In the current whirlwind of political and economic certainty, good news can slip under radar. But, it is certainly welcome to note that the UK has been recognized for putting up an effective fight against financial crime.

A report from the Financial Action Task Force (FATF), published last month, said the UK was leading the world in its efforts and was given the highest possible rating.

Working collaboratively

Although FATF said more resources – both human and IT – were required, there was also fulsome praise in regards to how the UK handles financial crime, commenting that:

“The UK aggressively pursues money laundering and terrorist financing investigations and prosecutions, achieving 1,400 convictions each year for money laundering.

UK law enforcement authorities have powerful tools to obtain beneficial ownership and other information, including through effective public-private partnerships, and make good use of this information in their investigations.”

Examples of best practice include the UK’s Joint Money Laundering Intelligence Task Force, which encourages information sharing across the public and private sectors to combat financial crime. Furthermore, there is approval of the Office of Financial Sanctions Implementation, which was established in 2016 to ensure sanctions are properly understood, implemented and enforced.

Areas of progress

    • The National Economic Crime Centre has recently opened and sits within the National Crime Agency (NCA). It has a budget of roughly £6 million and has employed 55 people from various agencies including the NCA, Serious Fraud Office, HMRC, the FCA and the City of London Police. Within this new agency, there is also scope to involve members of the private sector such as those from accounting firms. The NCA will be able to direct the Serious Fraud Office (SFO) to conduct investigations, although the SFO is retained as a separate entity which is answerable to the Attorney-General’s office.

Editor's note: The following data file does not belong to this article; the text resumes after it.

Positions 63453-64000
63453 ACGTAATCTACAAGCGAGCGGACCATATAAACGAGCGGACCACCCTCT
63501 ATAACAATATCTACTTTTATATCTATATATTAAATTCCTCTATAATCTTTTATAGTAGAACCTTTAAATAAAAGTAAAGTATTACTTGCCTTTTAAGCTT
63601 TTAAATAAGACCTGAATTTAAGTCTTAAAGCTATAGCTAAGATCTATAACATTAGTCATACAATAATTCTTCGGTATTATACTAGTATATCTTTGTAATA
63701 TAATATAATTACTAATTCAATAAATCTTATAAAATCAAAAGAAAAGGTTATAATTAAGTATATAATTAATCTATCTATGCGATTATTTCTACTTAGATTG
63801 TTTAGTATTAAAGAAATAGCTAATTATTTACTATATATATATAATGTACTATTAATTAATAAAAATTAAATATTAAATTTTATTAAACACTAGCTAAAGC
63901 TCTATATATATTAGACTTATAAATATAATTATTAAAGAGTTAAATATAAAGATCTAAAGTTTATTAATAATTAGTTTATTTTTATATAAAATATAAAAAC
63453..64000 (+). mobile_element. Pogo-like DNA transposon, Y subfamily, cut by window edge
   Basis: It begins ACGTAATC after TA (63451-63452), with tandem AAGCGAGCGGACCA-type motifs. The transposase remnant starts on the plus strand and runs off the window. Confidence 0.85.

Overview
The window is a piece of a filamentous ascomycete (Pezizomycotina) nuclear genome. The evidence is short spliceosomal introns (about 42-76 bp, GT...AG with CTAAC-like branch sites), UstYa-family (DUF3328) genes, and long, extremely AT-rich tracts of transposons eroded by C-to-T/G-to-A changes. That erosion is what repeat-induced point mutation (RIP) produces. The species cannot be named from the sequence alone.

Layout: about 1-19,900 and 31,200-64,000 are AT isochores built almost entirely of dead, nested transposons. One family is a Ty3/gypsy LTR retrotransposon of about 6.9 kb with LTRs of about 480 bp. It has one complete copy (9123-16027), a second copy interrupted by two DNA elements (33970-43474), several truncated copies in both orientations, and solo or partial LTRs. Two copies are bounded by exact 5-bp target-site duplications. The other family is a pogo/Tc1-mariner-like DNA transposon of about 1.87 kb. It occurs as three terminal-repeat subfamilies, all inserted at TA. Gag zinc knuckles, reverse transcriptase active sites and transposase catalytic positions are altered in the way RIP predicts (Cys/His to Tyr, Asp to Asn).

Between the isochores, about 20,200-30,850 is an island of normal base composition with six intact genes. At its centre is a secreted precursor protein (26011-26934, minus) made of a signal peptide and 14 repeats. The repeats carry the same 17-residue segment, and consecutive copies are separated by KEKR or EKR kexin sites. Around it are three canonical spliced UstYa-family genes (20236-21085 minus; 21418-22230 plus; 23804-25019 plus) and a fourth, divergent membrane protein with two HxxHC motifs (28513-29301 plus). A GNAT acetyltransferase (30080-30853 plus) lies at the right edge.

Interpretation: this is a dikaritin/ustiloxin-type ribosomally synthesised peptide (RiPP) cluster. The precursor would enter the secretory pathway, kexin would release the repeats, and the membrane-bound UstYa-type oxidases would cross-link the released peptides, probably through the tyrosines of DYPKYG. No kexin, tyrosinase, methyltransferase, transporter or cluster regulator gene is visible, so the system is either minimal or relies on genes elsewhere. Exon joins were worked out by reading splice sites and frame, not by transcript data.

• In November, the government published the Serious and Organized Crime Strategy, which includes an investment of at least £48 million over the next 18 months, with work channelled through a range of government departments and overseen by anti-corruption champion, John Penrose MP.
    • The Criminal Finances Act of 2017 is now in force and brings new powers for enforcement agencies to recover criminal funds. They also introduce unexplained wealth orders, which are issued by courts, with the first subject being identified as Zamira Hajiyeva.
    • A new specialist financial crime unit last October will target bank accounts associated with prisoners with the aim of freezing these and initiating criminal proceedings against those involved. It is a core part of targeting the so-called kingpin criminals and gangs who have made fortunes through drug dealing
    • The unit, announced by Justice Secretary and Lord Chancellor David Gauke MP is based in Peterborough and will use specially trained prison and police officers who will monitor bank accounts for signs of suspicious transactions.
      Mr Gauke said: “My message to kingpins is this: we are already blocking your phones, putting you in isolation and now we will make sure you can’t access your money. Dealing drugs in prison will no longer be profitable because we will find your assets and we will seize them.”

The war continues

The UK’s approach may be achieving recognition for progress and indeed, placing a higher priority on financial crime, However, despite the government emphasizing that it is boosting resources, there is certainly no need for complacency.

The overarching infrastructure may be improving, but the UK has a vast financial services sector and standards are certainly not all high, with too many still reliant on outdated systems and insufficient expertise to manage the risks.

There is undoubtedly still plenty of illicit money flowing through the UK and while the FAFT report is good news, risk managers still face considerable challenges in this area.